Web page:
Tan explained why he believes, especially in times of crisis, in the common dictum, cash is king: "Keeping cash when the equity market is at the extreme low is not a good alternative, as chances of equities outperforming cash improve significantly." The benefit of having cash is to be able to deploy it in drastically undervalued opportunities, he said.

The big breaks

While some of the world's most renowned investors and fellow value investors whom he admires, such as Peter Lynch of Fidelity Investments, have denounced 'market timing', calling it a waste of mental energy, Tan still considers major markets timing to be crucial. "I need a crash to do well," he said.

It was Tan's personal experience that made him say so. Pheim's first big break, as a firm, came just before the Asian financial crisis in 1997. With 25% of a major portfolio loaded with small cap stocks valued at half the market average, the firm managed to reap multi-baggers on KLSE second board names such as Geahin Engineering (renamed Maxbiz Corporation) and Bridgecon Holdings. Others, like PT Tempo Scan and Dialog, rose 14 and 9 times respectively over the crisis.

Now, not every stock market player can have the courage to plough in when everybody else is selling. There is always the element of risk but savvy investors will know how to assess their chances. "If you want to make money, you need to take calculated risks, and you do not want the market to function efficiently and perfectly. If you believe the equity market is efficient, you will never be a star," said Tan. However, attempts to time the market perfectly might be futile too. "Trying to buy the shares at the lowest price and sell at the highest is unrealistic," he said, and after careful study of the company's fundamentals and making that crucial 'buy' decision, "investors need patience to wait for the companies to prove themselves" - and to allow the price to move up to its fair value.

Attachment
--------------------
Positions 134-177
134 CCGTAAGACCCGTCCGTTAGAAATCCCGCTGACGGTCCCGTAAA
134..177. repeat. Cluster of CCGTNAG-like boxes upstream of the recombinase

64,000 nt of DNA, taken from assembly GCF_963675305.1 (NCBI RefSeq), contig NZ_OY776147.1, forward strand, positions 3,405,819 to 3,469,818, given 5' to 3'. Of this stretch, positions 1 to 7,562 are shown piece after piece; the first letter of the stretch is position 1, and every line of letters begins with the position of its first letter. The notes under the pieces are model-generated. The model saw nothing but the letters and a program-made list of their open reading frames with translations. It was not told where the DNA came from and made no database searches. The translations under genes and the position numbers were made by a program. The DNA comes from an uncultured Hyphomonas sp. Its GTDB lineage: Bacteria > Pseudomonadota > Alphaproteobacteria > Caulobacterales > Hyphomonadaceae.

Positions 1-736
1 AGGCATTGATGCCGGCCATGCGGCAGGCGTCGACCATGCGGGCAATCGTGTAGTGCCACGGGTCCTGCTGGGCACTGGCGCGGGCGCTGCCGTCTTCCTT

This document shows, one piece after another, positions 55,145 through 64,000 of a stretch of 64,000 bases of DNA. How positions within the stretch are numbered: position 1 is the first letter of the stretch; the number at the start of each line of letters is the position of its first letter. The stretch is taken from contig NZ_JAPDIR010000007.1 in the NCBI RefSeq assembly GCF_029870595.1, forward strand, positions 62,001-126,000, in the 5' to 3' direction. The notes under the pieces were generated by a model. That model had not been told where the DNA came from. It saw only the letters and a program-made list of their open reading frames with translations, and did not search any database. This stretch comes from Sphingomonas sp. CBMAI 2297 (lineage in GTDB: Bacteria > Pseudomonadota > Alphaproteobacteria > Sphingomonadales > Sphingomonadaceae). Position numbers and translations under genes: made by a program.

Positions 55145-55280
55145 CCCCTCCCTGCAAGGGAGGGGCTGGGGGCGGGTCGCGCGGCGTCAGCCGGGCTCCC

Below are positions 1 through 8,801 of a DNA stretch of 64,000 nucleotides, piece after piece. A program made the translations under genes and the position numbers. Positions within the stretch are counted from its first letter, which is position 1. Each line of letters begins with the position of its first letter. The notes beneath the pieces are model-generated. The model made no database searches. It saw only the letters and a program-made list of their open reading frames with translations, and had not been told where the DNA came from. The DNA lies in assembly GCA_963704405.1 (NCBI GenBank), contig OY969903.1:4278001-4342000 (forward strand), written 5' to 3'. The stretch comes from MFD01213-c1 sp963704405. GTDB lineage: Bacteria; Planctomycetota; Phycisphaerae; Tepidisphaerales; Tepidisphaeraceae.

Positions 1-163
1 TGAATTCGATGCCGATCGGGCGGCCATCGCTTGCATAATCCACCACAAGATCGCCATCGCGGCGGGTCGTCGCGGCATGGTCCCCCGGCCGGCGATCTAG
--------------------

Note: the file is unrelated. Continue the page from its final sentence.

Ups, downs and turnarounds

To be sure, Tan did not have an uninterrupted run. Pheim had its share of tough times between 2004 and 2005, when its ten-year winning streak of beating benchmarks was broken. Despite a generally buoyant market then, small cap stocks were out of favour and they suffered losses. Pheim's underperformance, in turn, undermined its ability to attract new funds. However, Tan stuck to value investing - the philosophy that has served him well over the decades -- and the firm soon put those days behind.

In the more recent 2008 global financial crisis, Tan managed to yield some solid returns on Indonesian plantations plays, like PT Astra Agro and PT London Sumatra, which made three to four times. At the most extreme point of the crisis, PT Astra Agro, which, in Tan's opinion, was Indonesia's best plantation company, was only trading at 2-3 times its price-earnings multiple, and with no debt gearing.

For his astute major market timing and stock picking, Tan received a series of awards like the '2010 CEO of the Year for Malaysia' bythe Hong Kong-based Asia Asset Management, '2010China Top 10 Financial Intelligent Persons Awards' and '2010 APEA (Asia Pacific Entrepreneurship Awards) Outstanding Entrepreneurship Awards'. Despite all these awards, Tan's most satisfying accolade was being the Chief Strategist of Pheim ASEAN Emerging Companies Growth Fund Ltd. This fund was ranked No.1 by Morningstar, within the category, ASEAN Equity Funds, in terms of total returns in US dollars, for all 1-to 15-year periods as of December 2010.

With a long and consistent track record, Pheim has come a long way. Pheim Asset Management (Asia) Pte Ltd (Pheim Singapore) and Pheim Asset Management Sdn. Bhd. (Pheim Malaysia) together now manage some US$1.8 billion worth of assets. In concluding the talk, Tan emphasised that investment success comes when one seeks out value investing opportunities and strikes at the right time. At all times, the right time comes in times of crises.

Resource: IBTimes